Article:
Second difference is that in the novel Daisy and Edmond are real cousins.  The film goes out of its way to assure us the relationship is that their mothers were close friends, not sisters.  Why does this matter?  Daisy and Edmond fall in love and have sex.  Is this regarded as incestuous? Marriage between cousins is legal in Britain (and indeed Canada) but not in many American states.

The third detail I noticed is that in the novel Aunt Penn leaves her family of four (eldest sixteen years old) alone for a few days while she goes on a work trip.  Aunt Penn assures Daisy that the “children” will take good care of her.  It’s all very easygoing.  In the movie a character called Sally is introduced, as someone who is going to come and babysit.  (Sally never turns up.)

The final difference works the other way.  In both novel and movie Daisy has a gun.  In the novel she fires one shot, to put a wounded animal out of its misery.  In the movie she uses it in self-defense to kill an attacker.

My conclusions?

In movies it is not okay to show smoking, sex between cousins or a parent who leaves her children unattended overnight.  But in movies it’s okay to show a child killing someone with a gun.

On a lighter note, it is also not okay in movies to have a male lead who looks, and I quote Daisy’s description in the novel, like he cut his hair himself “with a hatchet in the dead of night,” has arms as thick as a dog’s leg and generally resembles “some kind of mutt.”  My Edmond doesn’t look like George MacKay, but that’s probably just me.\

And Happy Boxing Day.

 

 

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Wee and Free

 

This is our neighborhood little free library.

Image 

  I built it, with help and from a kit, after getting home from the July residency.  After all that intensive thinking, talking and listening I sometimes feel the need to get my hands on some non-metaphorical tools.

In the two weeks since its gala opening the collection has turned over almost 100%, on the” take one leave one” circulation principle. It is now multimedia (there are a couple of dvd’s) and multilingual (there’s a French book).   I think that’s a mark of success, as are the conversations that I overhear from my study window as passersby discover it.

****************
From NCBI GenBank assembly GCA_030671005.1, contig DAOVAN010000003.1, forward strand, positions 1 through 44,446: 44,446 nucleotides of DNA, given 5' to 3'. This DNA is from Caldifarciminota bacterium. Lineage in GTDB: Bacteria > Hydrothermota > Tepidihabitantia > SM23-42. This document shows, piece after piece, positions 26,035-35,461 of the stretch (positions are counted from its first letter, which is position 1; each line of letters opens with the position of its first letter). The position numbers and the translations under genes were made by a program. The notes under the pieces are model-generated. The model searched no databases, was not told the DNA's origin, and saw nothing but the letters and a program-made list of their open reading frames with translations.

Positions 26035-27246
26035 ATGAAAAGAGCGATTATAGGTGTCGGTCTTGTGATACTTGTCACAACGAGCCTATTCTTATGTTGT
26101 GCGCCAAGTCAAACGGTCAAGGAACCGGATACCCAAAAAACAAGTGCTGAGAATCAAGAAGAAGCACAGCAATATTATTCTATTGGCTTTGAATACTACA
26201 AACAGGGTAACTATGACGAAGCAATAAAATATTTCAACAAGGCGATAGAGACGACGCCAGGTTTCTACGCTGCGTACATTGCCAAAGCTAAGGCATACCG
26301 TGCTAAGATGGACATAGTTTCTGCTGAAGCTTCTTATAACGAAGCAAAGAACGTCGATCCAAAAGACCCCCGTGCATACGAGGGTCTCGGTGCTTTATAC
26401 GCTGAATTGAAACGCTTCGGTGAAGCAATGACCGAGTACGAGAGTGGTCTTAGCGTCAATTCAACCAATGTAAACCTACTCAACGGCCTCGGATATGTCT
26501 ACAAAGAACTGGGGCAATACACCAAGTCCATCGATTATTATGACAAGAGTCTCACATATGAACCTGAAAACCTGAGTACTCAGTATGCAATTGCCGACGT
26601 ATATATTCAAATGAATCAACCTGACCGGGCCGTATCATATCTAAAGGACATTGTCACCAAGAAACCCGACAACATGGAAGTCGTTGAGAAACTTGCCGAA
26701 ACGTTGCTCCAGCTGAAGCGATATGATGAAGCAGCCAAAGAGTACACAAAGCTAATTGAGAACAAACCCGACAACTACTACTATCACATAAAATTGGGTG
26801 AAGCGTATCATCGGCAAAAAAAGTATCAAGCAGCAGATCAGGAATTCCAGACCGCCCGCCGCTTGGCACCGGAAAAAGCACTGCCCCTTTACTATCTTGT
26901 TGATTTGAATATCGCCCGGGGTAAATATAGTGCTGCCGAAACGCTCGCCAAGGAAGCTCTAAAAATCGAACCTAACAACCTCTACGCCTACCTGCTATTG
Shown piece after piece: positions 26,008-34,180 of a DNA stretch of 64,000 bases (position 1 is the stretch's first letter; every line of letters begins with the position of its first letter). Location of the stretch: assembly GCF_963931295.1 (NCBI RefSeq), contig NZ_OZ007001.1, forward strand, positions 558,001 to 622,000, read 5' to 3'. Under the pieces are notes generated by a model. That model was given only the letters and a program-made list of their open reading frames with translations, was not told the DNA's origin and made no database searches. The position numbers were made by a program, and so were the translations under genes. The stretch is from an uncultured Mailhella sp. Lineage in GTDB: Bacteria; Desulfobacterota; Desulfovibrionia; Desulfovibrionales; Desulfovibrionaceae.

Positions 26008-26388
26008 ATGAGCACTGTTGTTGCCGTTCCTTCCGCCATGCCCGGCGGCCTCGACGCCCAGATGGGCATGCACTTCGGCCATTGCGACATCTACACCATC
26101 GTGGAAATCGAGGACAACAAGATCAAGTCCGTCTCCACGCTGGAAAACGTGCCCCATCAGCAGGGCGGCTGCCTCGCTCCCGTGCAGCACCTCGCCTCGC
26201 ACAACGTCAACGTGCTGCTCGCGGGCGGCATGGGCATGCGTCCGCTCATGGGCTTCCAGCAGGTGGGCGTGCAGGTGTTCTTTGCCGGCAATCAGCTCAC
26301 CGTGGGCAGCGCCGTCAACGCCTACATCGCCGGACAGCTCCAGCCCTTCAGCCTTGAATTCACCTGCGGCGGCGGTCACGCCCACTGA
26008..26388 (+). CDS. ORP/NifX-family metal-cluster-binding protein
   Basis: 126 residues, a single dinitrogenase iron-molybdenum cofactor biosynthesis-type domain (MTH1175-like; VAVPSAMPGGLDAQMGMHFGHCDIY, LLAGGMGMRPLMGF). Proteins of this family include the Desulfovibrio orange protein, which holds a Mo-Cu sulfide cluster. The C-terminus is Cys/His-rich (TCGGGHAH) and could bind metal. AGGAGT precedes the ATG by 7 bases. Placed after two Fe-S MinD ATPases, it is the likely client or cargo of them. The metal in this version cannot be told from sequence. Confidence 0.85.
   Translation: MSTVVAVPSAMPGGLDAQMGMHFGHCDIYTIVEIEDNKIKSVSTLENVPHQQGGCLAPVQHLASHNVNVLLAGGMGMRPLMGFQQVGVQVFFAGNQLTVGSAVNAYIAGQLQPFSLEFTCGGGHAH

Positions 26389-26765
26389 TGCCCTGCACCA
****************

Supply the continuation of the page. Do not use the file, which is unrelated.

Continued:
The librarian pleasures of this project are obvious.  I get to be architect, contractor, CEO, collections librarian, head of the friends of the library and janitor.  The writerly pleasure is a reminder of the durability of printed books.  Long after our books are off the radar, out of print even, they live on, in the secret underground world of used books. They have stopped appearing on our royalty statements but they are still, as Martine put it in the previous post, one soul speaking to another. 

 What I’d really like to tackle now is a treehouse but I suppose there would be liability issues.  I guess I’ll stick to libraries.

 

For more information on the little free library movement see: http://www.littlefreelibrary.org

 

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Grab Bag by A.M. Jenkins

Note:  This is Amanda’s post, not Sarah’s.  Sarah is merely the conduit.

As I work away on The Novel That Is Beyond My Capabilities But I’m Damn Well Going To Write It Anyway, I find myself very much looking forward to the upcoming residency. Why? The lectures given by graduating students. Grad lectures are always a juicy grab bag of writing topics; it’s like getting to pick the brains of 20+ very smart writers who have read and thought about things that I either haven’t gotten around to, or am completely unaware of.

 

I remember in July 2012 sitting in Noble Hall listening to Mary Winn Heider’s lecture on the use of dreams as a narrative tool. At this point, TNTIBMCBIDWGTWIA had a single dream stuck in there somewhere around the one-quarter mark. I say “stuck” because it stuck out like a sore thumb, and when I thought about it I had a lump in my stomach knowing that it was just plain dumb, a cheap way to shoehorn in backstory. But as I listened to Mary Winn, it began to occur to me that the dream (which I loved very much, although I was embarrassed about it) could actually be used to deliberately drive the story forward.

 

So here I sit a year later, with four dreams in the story, each one serving the triple purpose of providing backstory, raising stakes, and cranking up the emotional tension for my MC (and, it is to be hoped, the reader). 

 

And as I finally (finally!!!) reach and pass the tipping point of understanding TNTIBMCBIDWGTWIA, so that I am now merely floundering in the usual writing sense rather than in desperate, give-it-up-you-fool-you-will-never-be-able-to-write-this-book panic, I recall with much gratitude Ingrid Sundberg’s mind-blowing lecture on the architecture of story (you can read some of Ingrid’s ideas at her blog: http://ingridsnotes.wordpress.com/). One of the keys that has helped me move past my ms’ tipping point was seeing my story as not as one plotline, but two–two questions/hooks that have to be kept in the reader’s mind, two that can have their own (perhaps multiple) “threshold scenes” as the book moves into the middle and beyond.